Take Veronica Roth’s Divergent, for example. Even in a world where society is split into five factions based on ruling values, and each sixteen year-old is given an aptitude test which tells them which faction they belong in, the main character, Beatrice struggles with her identity. She can’t be placed in her aptitude test, which makes her dangerous and a threat to the structure of the society. Beatrice makes the decision to leave her family behind and join the most fearless of the factions, keeping her status as a divergent a secret, falling in love with one of her tutors and getting caught up in a sinister coup d’etat. “It’s important for teens to have something that matters, ” YA author Maggie Stievfater says, rather than something that’s theirs. While perhaps not every teenager can relate to being a part of a government conspiracy, surely anyone can relate to feeling, somehow, like they’re not fitting in.
Additionally, YA novels have gained relevancy even beyond their pages. The interaction between the authors and their readers is one that has been expanded with increased use of social media. Perhaps the most well known example of this is with popular YA author, John Green. Green, who has written several novels, most notably The Fault in Our Stars and Looking For Alaska, has an incredibly huge fan base, in part due to the Youtube channel with his brother. The Green brothers make videos, directed towards each other, but with topics and questions that they direct that their viewers, a community that has grown and is known as Nerdfighteria, with its members called Nerdfighters, who do not fight nerds, but rather are made of awesome. This community is made up of teens and adults, and they not only pose questions to the brothers and watch their Youtube videos, but also interact with other Nerdfighters in the comments sections, on Tumblr, and in forums on other various websites. It is important to note that this community is not built around Green’s books, but rather that his books drew in many of the people who make up the community, and that it has grown far beyond his books. These connections that Green has facilitated weave a web of human strands that move beyond his books’ stories and into the real world.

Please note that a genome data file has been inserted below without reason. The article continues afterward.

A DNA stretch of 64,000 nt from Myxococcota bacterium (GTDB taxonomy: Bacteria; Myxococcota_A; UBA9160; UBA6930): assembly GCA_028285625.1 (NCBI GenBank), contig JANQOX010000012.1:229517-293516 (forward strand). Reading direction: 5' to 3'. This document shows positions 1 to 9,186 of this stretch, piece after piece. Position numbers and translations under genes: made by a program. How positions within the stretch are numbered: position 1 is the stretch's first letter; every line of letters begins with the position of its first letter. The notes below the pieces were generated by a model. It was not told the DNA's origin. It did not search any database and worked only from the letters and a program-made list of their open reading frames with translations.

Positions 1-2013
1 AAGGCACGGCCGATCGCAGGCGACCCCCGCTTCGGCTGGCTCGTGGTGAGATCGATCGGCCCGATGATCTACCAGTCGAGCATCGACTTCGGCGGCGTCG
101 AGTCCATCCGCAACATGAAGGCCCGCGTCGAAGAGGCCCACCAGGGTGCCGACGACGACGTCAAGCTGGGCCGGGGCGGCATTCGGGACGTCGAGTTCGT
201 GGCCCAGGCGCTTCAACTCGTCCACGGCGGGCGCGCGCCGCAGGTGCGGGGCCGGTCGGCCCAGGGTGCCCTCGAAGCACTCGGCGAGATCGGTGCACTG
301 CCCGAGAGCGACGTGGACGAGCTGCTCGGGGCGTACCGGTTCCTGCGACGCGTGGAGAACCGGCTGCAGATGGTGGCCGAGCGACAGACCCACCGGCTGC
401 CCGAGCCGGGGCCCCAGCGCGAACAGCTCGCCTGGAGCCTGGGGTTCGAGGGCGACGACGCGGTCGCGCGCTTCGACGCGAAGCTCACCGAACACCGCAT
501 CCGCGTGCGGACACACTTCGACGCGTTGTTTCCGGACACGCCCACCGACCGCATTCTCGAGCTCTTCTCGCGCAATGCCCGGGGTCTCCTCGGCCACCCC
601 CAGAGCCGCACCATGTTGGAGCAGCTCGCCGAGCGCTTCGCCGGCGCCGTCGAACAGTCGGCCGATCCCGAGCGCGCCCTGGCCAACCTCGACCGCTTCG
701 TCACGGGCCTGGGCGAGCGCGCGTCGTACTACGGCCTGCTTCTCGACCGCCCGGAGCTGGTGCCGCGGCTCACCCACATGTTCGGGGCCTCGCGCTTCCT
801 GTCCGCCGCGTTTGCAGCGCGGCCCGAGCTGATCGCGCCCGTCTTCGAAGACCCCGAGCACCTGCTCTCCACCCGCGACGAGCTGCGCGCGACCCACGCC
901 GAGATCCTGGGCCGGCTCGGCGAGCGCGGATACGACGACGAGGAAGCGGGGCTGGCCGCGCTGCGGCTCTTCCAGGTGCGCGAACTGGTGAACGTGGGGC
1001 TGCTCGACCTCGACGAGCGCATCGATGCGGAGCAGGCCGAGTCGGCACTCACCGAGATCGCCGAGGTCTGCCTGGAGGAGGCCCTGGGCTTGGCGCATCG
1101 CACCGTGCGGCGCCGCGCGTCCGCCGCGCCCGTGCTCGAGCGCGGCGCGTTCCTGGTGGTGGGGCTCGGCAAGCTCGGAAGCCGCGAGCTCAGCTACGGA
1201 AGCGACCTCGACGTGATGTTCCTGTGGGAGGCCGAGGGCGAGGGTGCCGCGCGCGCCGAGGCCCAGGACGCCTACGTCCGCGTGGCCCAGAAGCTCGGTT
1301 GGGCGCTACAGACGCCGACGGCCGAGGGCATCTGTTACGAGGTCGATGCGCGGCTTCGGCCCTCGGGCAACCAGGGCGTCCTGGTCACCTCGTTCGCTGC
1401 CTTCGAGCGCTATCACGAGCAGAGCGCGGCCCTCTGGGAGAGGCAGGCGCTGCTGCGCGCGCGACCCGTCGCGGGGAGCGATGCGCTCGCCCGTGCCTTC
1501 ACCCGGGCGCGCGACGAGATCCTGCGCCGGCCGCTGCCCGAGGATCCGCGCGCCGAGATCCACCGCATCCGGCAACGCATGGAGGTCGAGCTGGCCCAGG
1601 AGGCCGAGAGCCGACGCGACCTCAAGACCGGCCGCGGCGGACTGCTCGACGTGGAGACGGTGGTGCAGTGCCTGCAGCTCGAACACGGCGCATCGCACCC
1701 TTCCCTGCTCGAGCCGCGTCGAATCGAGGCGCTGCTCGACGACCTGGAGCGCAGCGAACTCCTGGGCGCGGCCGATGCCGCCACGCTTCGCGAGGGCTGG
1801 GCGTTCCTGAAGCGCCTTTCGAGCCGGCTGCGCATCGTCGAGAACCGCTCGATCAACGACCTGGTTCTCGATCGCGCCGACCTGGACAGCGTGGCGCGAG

Other authors, such as Rainbow Rowell (Eleanor & Park, Fangirl) use their own life experiences to touch on difficult themes such as poverty or body issues, but in a way that promotes connectivity, and share these experiences with their audience through discussions and readings as well as through social media, giving fans the ability to connect in a way that feels authentic. The authors write YA novels that, in a sense, help teenagers learn how to be adolescents, and remind adults what it was like, maybe not so long ago. Authors that move beyond the pages of their work further facilitate these experiences are working to strengthen the credibility of the genre in the eyes of those who write it off.

In short, young adult literature is not something that can be easily written off as flighty or insignificant. It is a medium that allows for real conversations and relationships to develop around topics and feelings that everyone experiences at one of the most turbulent, transitory times in their lives.